Another key difference between data lakes and data warehouses revolves around ease of use and typical use case scenarios. Users of a data warehouse generally have a clear idea of the data sets they’re interested in using. They are typically exploring data in the same ways, repeated over the course of time. A business manager, for example, may be interested in product sales by region, product line, and retail outlet. They may want to look at those numbers on a daily or weekly basis.
A second data warehouse scenario might involve periodic access to data with a well-defined objective in mind. Retail site selection, for example, might not be an everyday occurrence, but it will nevertheless entail a clearly defined process that analyzes specific data sets in specific ways. In this respect, data warehouses tend to be well suited to the needs of a wide range of business users.
A data lake, in contrast, lends itself to novel use cases. Certainly, they can be used for more routine analytics, but their application extends much further than that. Because data lakes are used to collect and store large volumes of unorganized data, they provide a means of bringing together information from various original sources, organizing after the fact, and developing specific analytics scenarios as required.
This process calls for a higher level of expertise, so in this respect, data lakes more frequently require the help of data scientists to turn raw data into meaningful insights.
Snowflake, for example, is a cloud-based data warehouse, so it does an extraordinarily good job of organizing and preprocessing data for core analytics. Hadoop, which is well suited for data lake applications, can also provide routine analytics, but it is especially strong at gathering vast amounts of data, without any concern for the type of information it’s collecting.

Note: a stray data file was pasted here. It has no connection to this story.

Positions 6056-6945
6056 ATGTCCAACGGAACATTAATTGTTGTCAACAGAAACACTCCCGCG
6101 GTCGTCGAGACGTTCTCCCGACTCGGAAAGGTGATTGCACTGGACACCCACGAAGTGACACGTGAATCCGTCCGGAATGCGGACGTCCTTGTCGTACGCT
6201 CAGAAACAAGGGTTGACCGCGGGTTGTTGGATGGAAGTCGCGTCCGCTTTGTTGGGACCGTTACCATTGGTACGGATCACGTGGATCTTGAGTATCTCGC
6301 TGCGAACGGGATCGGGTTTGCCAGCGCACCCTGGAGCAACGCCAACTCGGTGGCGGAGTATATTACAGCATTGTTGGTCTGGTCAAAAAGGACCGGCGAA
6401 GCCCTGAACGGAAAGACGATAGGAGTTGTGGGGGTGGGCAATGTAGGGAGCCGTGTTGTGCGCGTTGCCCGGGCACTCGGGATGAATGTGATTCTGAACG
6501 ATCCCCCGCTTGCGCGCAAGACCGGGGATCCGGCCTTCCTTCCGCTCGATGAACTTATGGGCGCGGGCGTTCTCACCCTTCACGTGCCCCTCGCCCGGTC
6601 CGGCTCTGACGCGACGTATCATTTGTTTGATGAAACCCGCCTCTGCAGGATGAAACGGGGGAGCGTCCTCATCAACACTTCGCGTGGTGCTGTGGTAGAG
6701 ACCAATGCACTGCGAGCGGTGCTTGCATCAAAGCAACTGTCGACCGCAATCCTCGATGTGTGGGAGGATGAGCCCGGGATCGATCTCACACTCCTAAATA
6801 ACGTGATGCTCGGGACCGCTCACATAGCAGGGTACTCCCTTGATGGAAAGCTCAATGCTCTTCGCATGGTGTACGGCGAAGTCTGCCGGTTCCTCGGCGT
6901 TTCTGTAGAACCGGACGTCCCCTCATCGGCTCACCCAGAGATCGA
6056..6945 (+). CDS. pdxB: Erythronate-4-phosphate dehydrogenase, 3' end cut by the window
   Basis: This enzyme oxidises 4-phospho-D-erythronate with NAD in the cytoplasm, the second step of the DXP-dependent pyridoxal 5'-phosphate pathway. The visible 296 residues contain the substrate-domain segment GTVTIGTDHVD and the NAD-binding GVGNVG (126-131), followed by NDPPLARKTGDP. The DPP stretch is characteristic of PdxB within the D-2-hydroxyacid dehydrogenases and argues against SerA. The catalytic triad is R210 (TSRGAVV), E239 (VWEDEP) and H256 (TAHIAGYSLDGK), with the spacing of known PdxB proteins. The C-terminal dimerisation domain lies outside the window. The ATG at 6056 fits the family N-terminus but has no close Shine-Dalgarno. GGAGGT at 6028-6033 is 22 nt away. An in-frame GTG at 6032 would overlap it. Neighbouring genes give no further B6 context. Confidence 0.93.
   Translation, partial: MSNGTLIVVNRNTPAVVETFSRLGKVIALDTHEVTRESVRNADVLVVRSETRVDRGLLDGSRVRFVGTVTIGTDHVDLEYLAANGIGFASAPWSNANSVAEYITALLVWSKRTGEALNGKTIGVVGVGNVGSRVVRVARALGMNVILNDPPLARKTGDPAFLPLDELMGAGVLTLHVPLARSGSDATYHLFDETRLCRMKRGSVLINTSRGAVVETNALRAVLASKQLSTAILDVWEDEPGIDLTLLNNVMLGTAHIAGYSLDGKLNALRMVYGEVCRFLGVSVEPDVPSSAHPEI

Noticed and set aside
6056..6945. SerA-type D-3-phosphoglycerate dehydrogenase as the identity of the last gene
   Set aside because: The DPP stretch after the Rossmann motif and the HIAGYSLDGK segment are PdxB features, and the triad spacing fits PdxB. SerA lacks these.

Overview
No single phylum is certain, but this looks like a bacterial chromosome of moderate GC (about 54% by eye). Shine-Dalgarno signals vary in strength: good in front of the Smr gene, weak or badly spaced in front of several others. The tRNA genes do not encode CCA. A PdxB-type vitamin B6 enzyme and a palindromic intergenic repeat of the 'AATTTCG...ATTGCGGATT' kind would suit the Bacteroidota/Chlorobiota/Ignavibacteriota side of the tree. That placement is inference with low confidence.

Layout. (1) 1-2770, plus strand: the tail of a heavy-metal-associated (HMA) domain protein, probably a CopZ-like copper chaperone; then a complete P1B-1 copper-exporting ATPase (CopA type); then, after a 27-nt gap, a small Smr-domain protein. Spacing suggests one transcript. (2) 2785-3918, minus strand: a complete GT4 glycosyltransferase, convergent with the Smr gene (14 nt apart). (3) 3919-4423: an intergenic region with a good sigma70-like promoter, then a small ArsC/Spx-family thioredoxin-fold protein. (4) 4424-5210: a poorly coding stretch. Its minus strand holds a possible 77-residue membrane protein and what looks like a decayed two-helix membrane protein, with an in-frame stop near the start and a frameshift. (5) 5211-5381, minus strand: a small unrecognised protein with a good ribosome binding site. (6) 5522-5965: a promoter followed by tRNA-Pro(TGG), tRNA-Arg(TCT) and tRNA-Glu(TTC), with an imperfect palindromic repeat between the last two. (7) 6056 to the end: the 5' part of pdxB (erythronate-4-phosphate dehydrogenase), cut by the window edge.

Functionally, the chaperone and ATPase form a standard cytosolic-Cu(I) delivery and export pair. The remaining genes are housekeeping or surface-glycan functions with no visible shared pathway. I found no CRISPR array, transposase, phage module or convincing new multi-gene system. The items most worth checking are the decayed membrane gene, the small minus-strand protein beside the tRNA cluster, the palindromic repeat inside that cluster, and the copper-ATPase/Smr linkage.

Data lakes are, by their very nature, designed with flexibility in mind. Because they lack the kind of organized structure inherent in relational databases and data warehouses, they can be changed relatively easily. They are malleable.
Data warehouses, in contrast, always conform to a specific structure or model. They can be changed, but not easily. Modifications to the existing structures and relationships in a data warehouse can have far-reaching implications, so they should not be undertaken lightly.
Hadoop and Snowflake represent tremendous advances in analytics capabilities. The same can be said of other leading platforms such as Databricks, Cloudera, and data lakes offered by the major cloud providers such as AWS, Google, and Microsoft Azure.
Whichever platform you choose, Precisely Connect can help you integrate data from any source, including the critical mainframe systems like IBM i, z/OS, and others. Organizations that rely on mainframes to process business-critical data can bring all of their information together in one location with complete confidence in the integrity of the process.
Precisely helps enterprises manage the integrity of their data. Data governance and data quality, data integration, location intelligence, and data enrichment provide a foundation for trustworthy insights to drive powerful business results.
To learn more about a data warehouse vs. data lake and the importance of choosing the right integration tools, read our eBook A Data Integrator’s Guide to Successful Big Data Projects.